User groups with MySQL

MySQL User Groups

Most operating systems have a user privilege granting system where privileges are given to groups, and users are asigned to groups, thereby inheriting all the privileges of this group. Unfortunately this is not currently (using MySQL server version 5.1) natively possible: the privileges must be defined for every user. Managing a MySQL installation with many users can become a very laborious, and non transparent process, and many admins opt to have fewer MySQL users, with many real users using one MySQL user with the desired privileges. This increases difficulty in managing the server, because you never have just the right set of privileges for a given person, nor can you quickly determine which processes are being carried out by which person.

Following is a work around to implement a kind of group privilege management in MySQL.


See attached procedure and creates to set it up the tables on your system.

Two additional tables must be defined to hold the groups.  These are created in a new `mysql_meta` database (must be created first). The first table contains a list of the users which should be managed, and the groups which they are in. The second table contains a list of the privileges given for each group.

After entering the users, groups, the procedure updateMysqlUserPrivileges when called will first revoke all privileges from all users listed, and then proceed to grant the privileges anew. This is not very elegant… but if it was, I wouldn’t call it a workaround!

It should be noted at this point that every user listed will be processed. That means that if a user is defined, but he has no group, or no privileges defined, all his privileges will be revoked, and he will be left with nothing but USAGE on the server.

Adding users

Users must be defined manually before adding them to the mysql_meta tables:

CREATE USER newuser@localhost IDENTIFIED BY 'password';

You can then add your user to the mysql_meta.user_groups table. If the user should belong to multiple groups, make multiple entries in this table, one for each group.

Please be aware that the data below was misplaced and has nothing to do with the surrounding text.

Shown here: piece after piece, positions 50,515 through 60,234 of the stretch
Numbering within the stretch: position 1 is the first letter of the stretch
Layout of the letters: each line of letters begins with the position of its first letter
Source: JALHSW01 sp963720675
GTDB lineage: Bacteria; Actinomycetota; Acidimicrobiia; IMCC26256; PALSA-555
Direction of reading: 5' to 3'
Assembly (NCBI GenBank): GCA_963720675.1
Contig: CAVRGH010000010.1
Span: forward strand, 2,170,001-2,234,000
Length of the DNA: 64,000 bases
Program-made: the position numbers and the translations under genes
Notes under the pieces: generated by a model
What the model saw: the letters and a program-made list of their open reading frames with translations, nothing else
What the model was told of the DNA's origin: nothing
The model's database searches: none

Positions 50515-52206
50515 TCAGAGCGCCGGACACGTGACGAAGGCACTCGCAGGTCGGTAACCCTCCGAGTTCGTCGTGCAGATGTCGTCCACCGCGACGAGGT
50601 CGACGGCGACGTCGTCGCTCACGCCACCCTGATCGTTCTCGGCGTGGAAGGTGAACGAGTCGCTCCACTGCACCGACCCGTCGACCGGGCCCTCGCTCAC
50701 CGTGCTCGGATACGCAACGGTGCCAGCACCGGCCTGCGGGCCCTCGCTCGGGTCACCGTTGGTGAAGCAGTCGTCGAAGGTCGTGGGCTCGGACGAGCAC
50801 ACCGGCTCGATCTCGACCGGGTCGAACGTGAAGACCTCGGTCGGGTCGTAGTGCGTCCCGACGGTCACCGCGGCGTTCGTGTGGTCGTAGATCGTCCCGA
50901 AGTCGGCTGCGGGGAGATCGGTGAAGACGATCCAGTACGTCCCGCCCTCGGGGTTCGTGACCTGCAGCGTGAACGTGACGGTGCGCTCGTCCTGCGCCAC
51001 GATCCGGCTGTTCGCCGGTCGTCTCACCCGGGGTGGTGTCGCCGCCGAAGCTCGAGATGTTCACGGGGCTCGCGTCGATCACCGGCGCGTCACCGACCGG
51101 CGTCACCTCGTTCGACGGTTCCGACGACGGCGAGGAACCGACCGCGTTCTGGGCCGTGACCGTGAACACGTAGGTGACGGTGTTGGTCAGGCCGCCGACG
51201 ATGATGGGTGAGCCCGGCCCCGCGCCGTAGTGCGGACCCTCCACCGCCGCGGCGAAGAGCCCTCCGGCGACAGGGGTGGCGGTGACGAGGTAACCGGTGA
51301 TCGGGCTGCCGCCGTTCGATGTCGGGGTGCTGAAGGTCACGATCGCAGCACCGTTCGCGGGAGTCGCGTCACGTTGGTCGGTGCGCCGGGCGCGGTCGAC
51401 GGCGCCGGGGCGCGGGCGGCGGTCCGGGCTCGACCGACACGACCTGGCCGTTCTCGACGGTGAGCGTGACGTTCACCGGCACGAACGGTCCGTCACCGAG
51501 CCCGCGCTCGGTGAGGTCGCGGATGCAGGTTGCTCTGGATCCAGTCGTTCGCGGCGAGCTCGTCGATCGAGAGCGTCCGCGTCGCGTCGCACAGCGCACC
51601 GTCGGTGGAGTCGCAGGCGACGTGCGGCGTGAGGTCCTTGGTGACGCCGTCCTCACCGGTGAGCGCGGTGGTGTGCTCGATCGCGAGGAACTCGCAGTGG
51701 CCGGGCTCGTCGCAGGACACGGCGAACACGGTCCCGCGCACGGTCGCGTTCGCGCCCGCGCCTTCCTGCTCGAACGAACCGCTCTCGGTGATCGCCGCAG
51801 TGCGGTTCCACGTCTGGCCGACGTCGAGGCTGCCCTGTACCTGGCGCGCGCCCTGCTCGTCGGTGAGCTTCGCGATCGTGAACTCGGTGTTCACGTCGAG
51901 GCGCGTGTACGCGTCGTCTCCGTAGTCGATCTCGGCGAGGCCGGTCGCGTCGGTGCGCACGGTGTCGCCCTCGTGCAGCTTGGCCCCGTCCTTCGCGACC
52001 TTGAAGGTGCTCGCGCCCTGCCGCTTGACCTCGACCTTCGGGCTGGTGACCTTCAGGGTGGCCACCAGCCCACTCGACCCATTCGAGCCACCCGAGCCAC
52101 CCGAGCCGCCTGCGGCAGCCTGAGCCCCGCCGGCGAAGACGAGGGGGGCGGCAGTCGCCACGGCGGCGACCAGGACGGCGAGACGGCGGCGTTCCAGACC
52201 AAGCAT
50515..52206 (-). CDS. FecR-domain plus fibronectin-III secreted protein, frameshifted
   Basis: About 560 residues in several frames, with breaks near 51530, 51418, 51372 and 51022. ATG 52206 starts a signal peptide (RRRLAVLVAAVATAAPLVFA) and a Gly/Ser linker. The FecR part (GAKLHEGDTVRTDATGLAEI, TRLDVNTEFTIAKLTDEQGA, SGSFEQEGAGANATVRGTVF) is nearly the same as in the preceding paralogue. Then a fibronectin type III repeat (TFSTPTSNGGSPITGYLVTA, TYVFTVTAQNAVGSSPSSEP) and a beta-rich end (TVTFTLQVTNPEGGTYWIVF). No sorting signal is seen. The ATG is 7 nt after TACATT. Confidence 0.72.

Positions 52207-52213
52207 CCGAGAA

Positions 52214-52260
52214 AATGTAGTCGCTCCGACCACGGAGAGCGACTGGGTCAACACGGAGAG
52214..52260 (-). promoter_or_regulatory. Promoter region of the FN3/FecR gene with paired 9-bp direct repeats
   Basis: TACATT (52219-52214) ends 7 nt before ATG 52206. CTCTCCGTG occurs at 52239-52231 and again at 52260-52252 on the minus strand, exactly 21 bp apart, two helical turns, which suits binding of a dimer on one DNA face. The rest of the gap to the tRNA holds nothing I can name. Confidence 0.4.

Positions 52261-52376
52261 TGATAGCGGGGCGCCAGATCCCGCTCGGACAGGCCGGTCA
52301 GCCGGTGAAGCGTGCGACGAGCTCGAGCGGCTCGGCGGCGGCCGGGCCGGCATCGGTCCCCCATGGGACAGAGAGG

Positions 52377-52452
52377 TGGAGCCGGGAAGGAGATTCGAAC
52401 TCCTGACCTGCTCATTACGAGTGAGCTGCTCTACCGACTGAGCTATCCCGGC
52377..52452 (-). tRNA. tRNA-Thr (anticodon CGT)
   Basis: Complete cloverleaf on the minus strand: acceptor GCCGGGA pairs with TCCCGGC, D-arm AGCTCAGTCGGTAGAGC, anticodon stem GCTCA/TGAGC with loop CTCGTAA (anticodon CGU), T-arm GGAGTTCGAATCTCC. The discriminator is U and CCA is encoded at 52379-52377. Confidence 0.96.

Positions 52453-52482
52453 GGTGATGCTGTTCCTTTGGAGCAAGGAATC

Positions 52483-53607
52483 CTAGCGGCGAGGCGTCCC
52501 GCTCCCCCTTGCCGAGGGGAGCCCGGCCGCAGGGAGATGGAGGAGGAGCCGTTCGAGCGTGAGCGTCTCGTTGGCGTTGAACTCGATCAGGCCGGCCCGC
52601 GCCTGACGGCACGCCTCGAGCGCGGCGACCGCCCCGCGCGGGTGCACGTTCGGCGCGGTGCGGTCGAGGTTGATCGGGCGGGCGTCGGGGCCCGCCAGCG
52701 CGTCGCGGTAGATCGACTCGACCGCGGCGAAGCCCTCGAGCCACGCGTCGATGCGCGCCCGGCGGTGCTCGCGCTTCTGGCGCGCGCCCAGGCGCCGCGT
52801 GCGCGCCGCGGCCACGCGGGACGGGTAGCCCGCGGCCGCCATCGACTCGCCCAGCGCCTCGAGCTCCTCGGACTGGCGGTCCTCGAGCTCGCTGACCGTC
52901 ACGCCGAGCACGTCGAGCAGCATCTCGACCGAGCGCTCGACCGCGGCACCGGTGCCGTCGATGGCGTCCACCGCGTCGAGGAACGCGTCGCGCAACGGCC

In the mysql_meta.user_group_privileges you can now define the privileges which should be given to each group. Please note that I have simplified by using one column `schema` to contain the database/table definition. As a result, it is not currently possible to grant permissions to specific columns. For example:

INSERT INTO `mysql_meta`.`user_groups` (`user`,`host`,`user_group`)
   VALUES( 'newuser','localhost','newgroup');
INSERT INTO `mysql_meta`.`user_group_privileges`
  VALUES ( 'newgroup','mydb.*' ,'SELECT','TABLE'),

Would be equivalent to:

GRANT UPDATE, INSERT, SELECT ON mydb.* TO newuser@localhost;
GRANT EXECUTE PROCEDURE ON mydb.fancyProcedure TO newuser@localhost

Committing new privileges

Once the new privilege tables are completed, simply call the procedure to update:

CALL mysql_meta.updateMysqlUserPrivileges;

And here we stumble on another shortcoming of MySQL: there is no real way to do error handling in procedures or functions… I have opted to return a row with two columns: “Errors” and “Warnings”. If any users are defined in the user_groups table, but are not yet created as MySQL users, these will be listed as Errors, and if there are users which are defined, but which have no privileges, they will be listed in the Warnings column.

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